Analysis of Young's modulus for Carboniferous sedimentary rocks and its relationship with uniaxial compressive strength using different methods of modulus determination
Young’s modulus (E) is one of the basic geomechanical parameters used in rock engineering in practice. It is determined based on uniaxial compressive test (UCS). However, according to International Society of Rock Mechanics it can be calculated by three different ways: as the tangent, secant and average modulus. The results from each method are significantly different. The UCS tests was carried out on 237 rock specimens with the slenderness ratio 2 of Carboniferous claystones, mudstones and sandstones. The axial deformation was always measured automatically by the displacement measurement device (LVDT) built into the testing machine and connected to the hydraulic piston. Then the Young’s modulus was calculated for each test by all three methods. The analysis of the results is presented in this paper to show the difference between all the three moduli calculated for each specimen, and to recommend the best method of Young’s modulus determination. First, the typical range of the elastic linear deformability for the chosen rock types was determined as 25–75% of the peak strength at confidence interval 95% for these sedimentary rocks. The modulus value distributions obtained from each calculation method were compared using statistical parameters: mean value, median, minimum, maximum, standard deviation, mean difference at confidence interval 95%, and non-uniformity coefficient. The proportions between average-secant modulus (Eav/Esec) and average-tangent modulus (Eav/Etan) for the rock samples were estimated. For the studied rocks the obtained values were: 1.10–1.32% for Eav/Esec, 1.08–1.25% for Etan/Esec and 1.01–1.06 for Eav/Etan (for Etan with the range of 20–80% of peak strength). These values show low coherence between secant and average modulus (ca. 23% difference) and good consistency of average and tangent modulus. Based on the analysis, tangent Young’s modulus is recommended as the guiding one at the constant range of 30–70% of the ultimate stress. Secant Young’s modulus, as it comprises not only elastic strain but the pore compaction as well, should be named as modulus of deformability. This conclusion was further confirmed by the regression analysis between UCS and E. The highest regression coefficients and the lowest standard error of the regression was obtained for tangent Young’s modulus determination method. In addition, modulus ratio MR for claystones, mudstones and sandstones was studied and determined as 274, 232 and 223 respectively.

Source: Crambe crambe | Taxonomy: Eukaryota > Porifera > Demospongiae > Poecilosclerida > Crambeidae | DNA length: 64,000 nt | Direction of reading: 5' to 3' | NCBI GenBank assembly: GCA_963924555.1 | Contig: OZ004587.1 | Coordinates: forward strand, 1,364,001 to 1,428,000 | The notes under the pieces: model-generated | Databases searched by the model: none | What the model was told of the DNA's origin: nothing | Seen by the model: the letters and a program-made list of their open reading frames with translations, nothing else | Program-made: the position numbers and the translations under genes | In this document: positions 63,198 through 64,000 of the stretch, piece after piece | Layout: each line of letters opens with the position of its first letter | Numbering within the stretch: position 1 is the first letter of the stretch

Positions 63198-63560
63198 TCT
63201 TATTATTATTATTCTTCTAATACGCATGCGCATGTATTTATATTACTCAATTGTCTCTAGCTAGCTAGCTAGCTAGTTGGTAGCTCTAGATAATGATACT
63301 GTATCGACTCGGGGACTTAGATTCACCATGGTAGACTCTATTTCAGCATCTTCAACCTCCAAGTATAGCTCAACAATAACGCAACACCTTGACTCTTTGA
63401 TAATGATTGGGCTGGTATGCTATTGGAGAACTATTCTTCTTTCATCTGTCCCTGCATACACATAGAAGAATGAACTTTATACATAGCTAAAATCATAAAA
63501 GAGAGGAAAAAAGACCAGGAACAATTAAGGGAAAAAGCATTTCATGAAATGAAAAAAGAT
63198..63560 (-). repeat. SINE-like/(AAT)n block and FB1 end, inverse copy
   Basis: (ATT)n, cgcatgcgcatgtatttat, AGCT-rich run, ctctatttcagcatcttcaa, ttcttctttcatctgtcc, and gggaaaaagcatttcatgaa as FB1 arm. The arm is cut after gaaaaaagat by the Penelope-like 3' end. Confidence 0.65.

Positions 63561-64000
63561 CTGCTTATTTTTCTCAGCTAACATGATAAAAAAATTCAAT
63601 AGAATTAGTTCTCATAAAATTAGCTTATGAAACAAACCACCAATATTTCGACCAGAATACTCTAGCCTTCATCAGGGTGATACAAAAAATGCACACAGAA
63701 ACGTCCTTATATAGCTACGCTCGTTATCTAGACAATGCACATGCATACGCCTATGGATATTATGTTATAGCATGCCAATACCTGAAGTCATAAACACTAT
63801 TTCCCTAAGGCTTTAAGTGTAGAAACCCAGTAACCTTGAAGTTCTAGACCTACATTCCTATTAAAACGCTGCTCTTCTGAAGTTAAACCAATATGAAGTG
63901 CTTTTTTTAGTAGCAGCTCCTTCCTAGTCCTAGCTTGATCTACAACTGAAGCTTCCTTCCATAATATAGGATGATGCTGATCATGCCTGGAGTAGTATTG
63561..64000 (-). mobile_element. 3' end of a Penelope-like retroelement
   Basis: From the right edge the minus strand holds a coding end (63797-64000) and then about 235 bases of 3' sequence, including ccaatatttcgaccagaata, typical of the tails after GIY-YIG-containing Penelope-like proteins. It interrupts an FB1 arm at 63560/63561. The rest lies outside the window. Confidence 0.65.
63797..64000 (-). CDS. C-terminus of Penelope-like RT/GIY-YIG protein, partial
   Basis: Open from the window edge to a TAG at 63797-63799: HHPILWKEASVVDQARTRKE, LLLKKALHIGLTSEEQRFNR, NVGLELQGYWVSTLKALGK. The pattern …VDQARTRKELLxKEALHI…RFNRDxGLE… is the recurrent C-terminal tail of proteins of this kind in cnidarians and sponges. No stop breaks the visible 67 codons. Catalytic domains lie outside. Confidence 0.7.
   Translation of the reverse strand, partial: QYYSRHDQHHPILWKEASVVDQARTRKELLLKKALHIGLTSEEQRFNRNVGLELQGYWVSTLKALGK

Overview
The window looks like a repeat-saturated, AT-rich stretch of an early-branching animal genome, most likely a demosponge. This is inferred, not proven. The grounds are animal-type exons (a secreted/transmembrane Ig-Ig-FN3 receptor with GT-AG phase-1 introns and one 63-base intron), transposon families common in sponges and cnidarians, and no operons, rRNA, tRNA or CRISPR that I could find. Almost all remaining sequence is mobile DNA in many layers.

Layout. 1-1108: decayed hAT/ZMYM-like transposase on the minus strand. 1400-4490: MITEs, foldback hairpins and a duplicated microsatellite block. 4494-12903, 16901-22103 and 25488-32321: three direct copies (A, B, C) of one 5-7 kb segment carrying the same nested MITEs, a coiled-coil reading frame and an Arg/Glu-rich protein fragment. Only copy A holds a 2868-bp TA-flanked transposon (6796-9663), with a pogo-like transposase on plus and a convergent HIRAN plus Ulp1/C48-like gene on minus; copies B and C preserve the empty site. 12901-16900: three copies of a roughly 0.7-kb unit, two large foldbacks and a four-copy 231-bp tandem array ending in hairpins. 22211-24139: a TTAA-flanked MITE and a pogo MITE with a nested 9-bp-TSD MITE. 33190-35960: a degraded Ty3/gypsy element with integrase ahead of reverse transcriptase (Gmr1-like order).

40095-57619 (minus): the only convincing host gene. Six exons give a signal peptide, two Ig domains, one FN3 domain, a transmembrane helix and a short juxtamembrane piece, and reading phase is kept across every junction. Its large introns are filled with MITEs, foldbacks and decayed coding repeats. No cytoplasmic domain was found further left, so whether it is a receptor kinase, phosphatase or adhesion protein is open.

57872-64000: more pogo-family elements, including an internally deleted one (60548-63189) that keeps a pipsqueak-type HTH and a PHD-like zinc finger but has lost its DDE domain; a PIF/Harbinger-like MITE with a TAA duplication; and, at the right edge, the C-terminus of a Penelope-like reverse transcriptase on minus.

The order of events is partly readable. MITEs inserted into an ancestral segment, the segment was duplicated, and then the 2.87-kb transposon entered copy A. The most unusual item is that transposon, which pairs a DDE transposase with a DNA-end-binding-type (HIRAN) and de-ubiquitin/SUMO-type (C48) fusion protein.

Małkowski, Piotr; Ostrowski, Łukasz; and Brodny, Jarosław
"Analysis of Young's modulus for Carboniferous sedimentary rocks and its relationship with uniaxial compressive strength using different methods of modulus determination,"
Journal of Sustainable Mining: Vol. 17
, Article 7.
Available at: https://doi.org/10.46873/2300-3960.1133
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